Lupi quits with head high

'Did nothing wrong' says ex-transport, infrastructure chief

(ANSA) - Rome, March 20 - Transport and Infrastructure Minister Maurizio Lupi stepped down amid a graft scandal Friday saying he could hold his head high because he had done nothing wrong.
    Premier Matteo Renzi said he would take over the portfolio for the next few days and on Monday see President Sergio Mattarella as the first formal move in finding a replacement.
    Renzi said Lupi's quitting will not have "any political consequence for the government". "We will go ahead with the reform process which Lupi will help too no longer as minister but as MP," he said.
    "A new minister will be named in the next few days," he added.
    Lupi told the Lower House on Friday that he was resigning from his post with a clear conscience. "I leave the government with my head held high, looking at you in the eye," he said as he reported to parliament after being linked to a corruption probe. Lupi had come under fire over allegations he asked for favours for his son from graft suspect Ercole Incalza, a former top executive at his ministry who remained as a key ministry consultant until he was arrested earlier in the week. Neither Lupi not his son are under investigation.
    "I acknowledged the need for the act that I'm carrying out 72 hours after the events," said Lupi, who had announced he was quitting on Thursday. "And I communicated this to the premier and the president - 72 hours after the events, not 72 days".
    The minister, a member of the New Centre Right (NCD) party that is a junior partner in Premier Matteo Renzi's ruling coalition, reiterated that he had done nothing wrong.
    "I cannot allow three days to cancel out all that I've done in 22 months," he said.
    Lupi's infrastructure ministry was at the centre of many of the contracts in question in a corruption investigation and he was set to face a no-confidence motion on Tuesday, presented by the opposition Left, Ecology and Freedom (SEL) party and the anti-establishment 5-Star Movement (M5S). Prosecutors said Incalza, a public-works official for seven governments, oversaw "systemic corruption" on a massive scale. He was arrested Monday along with his aide Sandro Pacella and businessmen Stefano Perotti and Francesco Cavallo in the probe that saw more than 50 people including politicians placed under investigation for suspected kickbacks that inflated costs by as much as 40%. Lupi's son was allegedly hired by an engineer, Giorgio Mor, at Perotti's behest in what a judge said was a favour that might have been reciprocated in some way. The indirect hiring of Luca Lupi by Perotti may have been part of "an illicit quid pro quo" by the minister, a judge alleged. The decision to quit came after Lupi and his party head, Interior Minister Angelino Alfano, met with Renzi on Thursday.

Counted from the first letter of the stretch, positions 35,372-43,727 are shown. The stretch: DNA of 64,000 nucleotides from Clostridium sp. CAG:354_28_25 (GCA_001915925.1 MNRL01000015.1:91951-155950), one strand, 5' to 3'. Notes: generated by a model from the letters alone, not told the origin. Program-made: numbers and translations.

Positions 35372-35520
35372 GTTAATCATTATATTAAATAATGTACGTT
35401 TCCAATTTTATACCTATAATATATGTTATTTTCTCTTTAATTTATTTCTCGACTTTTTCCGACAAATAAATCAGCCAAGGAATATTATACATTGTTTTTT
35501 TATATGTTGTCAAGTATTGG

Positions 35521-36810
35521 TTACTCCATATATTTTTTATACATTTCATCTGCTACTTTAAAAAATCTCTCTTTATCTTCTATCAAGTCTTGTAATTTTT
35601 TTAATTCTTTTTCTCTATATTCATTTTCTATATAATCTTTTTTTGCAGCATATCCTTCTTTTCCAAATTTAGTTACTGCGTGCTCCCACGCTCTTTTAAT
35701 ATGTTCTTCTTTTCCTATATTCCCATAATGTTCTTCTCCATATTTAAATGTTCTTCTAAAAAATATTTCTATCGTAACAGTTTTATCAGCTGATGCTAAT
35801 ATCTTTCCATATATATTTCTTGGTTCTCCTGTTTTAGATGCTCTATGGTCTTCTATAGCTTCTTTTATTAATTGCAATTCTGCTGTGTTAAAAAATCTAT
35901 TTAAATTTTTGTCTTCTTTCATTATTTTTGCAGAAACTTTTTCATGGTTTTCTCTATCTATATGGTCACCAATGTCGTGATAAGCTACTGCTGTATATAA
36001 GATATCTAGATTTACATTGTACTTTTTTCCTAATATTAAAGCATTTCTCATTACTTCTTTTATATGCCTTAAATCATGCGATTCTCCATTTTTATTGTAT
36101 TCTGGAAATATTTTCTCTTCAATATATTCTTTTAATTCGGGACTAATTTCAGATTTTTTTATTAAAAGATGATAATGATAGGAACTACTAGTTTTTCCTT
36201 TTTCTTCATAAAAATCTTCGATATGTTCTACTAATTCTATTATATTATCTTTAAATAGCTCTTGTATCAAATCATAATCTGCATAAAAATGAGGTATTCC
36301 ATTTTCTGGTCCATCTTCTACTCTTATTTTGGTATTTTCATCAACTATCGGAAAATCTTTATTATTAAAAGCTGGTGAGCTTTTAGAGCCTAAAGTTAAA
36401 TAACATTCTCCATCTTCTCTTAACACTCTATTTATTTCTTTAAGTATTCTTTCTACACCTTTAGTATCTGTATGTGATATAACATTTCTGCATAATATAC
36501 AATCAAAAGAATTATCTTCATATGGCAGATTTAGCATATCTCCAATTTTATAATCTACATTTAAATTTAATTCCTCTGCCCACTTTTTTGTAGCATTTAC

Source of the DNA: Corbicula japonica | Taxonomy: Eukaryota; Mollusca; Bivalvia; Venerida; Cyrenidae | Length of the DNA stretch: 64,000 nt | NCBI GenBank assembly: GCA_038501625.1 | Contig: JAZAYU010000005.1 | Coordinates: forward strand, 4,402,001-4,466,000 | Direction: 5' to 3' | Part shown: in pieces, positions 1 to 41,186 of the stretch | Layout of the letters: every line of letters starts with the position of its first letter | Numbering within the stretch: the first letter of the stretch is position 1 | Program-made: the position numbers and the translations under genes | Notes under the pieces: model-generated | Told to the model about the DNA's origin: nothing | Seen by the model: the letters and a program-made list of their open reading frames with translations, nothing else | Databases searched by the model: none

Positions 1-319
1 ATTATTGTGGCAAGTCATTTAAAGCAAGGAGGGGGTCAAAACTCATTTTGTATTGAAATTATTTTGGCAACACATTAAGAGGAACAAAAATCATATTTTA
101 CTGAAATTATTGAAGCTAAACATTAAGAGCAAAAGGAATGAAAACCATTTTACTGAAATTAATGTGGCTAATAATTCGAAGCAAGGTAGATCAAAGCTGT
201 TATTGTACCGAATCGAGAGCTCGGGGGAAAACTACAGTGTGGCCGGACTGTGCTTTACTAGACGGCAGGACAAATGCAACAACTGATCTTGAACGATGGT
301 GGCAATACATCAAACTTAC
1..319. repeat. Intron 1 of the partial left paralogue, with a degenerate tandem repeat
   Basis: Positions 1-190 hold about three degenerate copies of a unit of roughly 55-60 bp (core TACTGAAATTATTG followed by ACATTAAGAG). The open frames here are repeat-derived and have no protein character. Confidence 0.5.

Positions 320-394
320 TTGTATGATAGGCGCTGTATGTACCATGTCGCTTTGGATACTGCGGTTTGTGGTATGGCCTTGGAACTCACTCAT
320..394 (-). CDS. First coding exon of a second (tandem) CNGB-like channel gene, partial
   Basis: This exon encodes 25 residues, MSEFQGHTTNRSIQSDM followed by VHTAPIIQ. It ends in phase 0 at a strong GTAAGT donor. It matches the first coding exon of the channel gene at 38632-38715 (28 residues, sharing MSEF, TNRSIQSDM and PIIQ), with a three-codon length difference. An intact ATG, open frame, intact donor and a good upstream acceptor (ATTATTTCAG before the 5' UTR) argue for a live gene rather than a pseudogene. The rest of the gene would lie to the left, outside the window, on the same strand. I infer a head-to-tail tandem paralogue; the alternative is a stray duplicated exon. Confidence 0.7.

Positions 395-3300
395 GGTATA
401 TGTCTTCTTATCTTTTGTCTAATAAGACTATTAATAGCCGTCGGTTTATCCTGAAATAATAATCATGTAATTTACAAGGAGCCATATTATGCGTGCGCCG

Touted as one of the main candidates to replace Lupi, National Anti-Corruption Czar Raffaele Cantone said: "I have enough on my plate as it is.
    "I don't think I'm really in the frame," said Cantone, who has had his hands full with a stream of graft cases involving most political parties as well as top officials and leading businessmen.
    A poll Friday said over one in six, or 63%, of Italians approve of Lupi's resignation.
    Another 14% of respondents to the Ixé poll for RAI public broadcaster said Lupi should keep his job and 23% had no opinion.
    As for the fight against corruption, 65% said the government isn't doing enough while 23% approved of its policies.
    Renato Brunetta, House whip for Silvio Berlusconi's Forza Italia (FI) party, said Lupi had been "struck down without scruples" while FI's Lombardy coordinator, Maria Stella Gelmini, said Lupi might still be the centre right's mayoral candidate in Milan in May.
   

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